- Page 1Canon PowerShot G10
- Page 2 Canon PowerShot G10
- Page 3 Canon PowerShot G10
- Page 4 Features Table
- Page 5 Test Shots – ISO Performance
- Page 6 Test Shots – Detail and lens performance
- Page 7 Test Shots – Exposure Evaluation
- Review Price: £340.00
This seems to be happening a lot lately, but it’s exactly a year and a day since I reviewed the Canon PowerShot G9. Time and technology march ever onwards, so today I’m taking a look at the G9’s successor, unsurprisingly named the PowerShot G10. Actually it’s not as predictable as all that, because for reasons too arcane to discuss here there was no G4 or G8, so this is actually the eighth model in Canon’s flagship pro-sumer compact series.
Since the launch of the G1 in 2000, the G series has been the benchmark for high-spec compacts, and the G10 raises the standard even higher. It features a powerful 14.7-megapixel 1/1.7-inch CCD sensor, a large 3.0-inch wide-view monitor with a class-leading resolution of 461k dots, and a 5x zoom image-stabilised f/2.8 – 4.5 lens with a 28mm-equivalent wide-angle setting (the G9 has a 6x zoom equivalent to 35-210mm). It has a full range of manual exposure controls, Raw mode shooting and the same DIGIC IV image processor as Canon’s latest digital SLRs. Of course a specification like that doesn’t come cheap, and the G10 is currently selling for around £340, although some retailers are charging over £400. This is significantly more expensive than most entry-level DSLRs.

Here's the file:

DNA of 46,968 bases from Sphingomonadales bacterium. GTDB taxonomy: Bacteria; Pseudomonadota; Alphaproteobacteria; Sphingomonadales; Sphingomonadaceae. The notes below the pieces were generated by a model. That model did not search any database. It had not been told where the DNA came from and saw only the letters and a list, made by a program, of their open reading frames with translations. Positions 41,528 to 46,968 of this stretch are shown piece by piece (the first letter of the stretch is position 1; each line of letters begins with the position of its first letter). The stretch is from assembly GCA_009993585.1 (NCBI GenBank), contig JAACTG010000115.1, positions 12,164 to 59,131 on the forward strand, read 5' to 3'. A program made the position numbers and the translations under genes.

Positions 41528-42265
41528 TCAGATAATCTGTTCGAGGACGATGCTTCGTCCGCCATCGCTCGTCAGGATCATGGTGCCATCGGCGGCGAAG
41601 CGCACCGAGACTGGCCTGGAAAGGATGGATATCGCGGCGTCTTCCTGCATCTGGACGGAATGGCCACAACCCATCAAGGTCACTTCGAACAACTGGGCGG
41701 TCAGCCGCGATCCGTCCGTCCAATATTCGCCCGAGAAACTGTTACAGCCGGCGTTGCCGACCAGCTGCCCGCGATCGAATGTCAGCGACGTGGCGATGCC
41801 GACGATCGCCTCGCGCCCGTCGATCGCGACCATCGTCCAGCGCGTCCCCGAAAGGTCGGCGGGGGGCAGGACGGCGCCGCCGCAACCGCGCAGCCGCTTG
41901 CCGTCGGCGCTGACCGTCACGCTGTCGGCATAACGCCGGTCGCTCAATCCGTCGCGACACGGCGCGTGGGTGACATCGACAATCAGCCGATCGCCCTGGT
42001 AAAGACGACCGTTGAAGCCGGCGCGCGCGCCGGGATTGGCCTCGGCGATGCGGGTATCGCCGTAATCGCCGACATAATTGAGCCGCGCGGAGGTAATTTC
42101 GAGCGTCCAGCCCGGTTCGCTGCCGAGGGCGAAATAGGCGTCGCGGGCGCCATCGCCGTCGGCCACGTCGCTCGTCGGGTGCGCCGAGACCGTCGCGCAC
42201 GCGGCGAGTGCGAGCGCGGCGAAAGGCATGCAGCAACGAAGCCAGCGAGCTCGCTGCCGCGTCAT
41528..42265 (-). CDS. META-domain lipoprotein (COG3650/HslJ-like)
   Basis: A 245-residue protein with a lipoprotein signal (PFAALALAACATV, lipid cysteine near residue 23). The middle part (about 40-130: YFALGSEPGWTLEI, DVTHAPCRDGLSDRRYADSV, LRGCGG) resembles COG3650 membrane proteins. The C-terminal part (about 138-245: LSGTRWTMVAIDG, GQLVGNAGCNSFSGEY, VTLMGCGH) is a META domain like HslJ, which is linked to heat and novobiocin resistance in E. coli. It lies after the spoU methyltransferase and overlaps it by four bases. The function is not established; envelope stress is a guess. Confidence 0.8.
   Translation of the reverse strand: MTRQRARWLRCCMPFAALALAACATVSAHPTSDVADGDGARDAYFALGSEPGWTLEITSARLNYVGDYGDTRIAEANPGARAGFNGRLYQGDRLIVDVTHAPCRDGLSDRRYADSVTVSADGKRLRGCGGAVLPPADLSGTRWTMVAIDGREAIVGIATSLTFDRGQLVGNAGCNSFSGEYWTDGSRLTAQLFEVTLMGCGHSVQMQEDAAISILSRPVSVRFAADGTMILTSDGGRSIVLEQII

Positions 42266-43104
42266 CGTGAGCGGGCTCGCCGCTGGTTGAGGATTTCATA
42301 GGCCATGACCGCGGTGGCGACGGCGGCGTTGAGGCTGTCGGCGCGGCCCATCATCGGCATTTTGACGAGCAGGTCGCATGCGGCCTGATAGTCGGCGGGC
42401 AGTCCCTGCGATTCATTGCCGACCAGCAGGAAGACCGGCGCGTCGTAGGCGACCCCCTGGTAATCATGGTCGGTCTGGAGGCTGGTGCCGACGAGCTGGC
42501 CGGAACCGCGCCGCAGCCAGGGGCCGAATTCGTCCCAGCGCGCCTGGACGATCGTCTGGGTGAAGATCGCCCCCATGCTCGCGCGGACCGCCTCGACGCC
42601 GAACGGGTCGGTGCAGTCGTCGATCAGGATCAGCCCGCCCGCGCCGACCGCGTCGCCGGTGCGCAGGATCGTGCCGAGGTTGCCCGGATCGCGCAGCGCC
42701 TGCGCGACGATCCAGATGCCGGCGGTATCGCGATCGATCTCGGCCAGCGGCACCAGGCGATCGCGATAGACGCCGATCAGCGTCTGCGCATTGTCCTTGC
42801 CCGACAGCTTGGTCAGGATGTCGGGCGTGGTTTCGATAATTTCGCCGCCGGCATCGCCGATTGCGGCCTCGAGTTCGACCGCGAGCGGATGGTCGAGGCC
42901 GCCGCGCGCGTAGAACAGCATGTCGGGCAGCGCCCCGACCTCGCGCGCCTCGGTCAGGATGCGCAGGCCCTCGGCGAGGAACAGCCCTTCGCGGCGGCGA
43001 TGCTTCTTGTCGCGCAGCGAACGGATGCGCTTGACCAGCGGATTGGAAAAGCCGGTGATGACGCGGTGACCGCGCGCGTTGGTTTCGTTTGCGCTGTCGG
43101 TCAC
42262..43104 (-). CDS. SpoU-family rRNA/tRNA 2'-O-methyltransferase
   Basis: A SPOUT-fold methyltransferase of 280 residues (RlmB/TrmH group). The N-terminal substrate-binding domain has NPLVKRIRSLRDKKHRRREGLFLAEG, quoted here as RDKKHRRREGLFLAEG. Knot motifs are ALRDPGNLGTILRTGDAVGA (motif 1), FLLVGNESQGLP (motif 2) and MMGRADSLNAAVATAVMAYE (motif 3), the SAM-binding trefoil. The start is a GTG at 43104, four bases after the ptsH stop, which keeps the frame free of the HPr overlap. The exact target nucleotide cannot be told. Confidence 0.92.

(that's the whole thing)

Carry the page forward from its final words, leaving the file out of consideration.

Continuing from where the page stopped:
The air is pretty thin up there at the top of the compact camera market, and G10 doesn’t have a lot of direct competition. Its closest competitor is the fantastic Panasonic Lumix LX3 (£313), but anyone shopping for a high-spec compact will also want to consider the Nikon CoolPix P6000 (£307) and the Ricoh GR Digital II (£354).
At least the G10 looks like it should cost a lot of money. It’s a large and imposing camera, measuring 109.1 x 77.7 x 45.9 mm and weighing approximately 380g fully loaded, around twice the size and weight of a typical pocket compact. It’s also a few millimetres larger and around 30g heavier than the G9.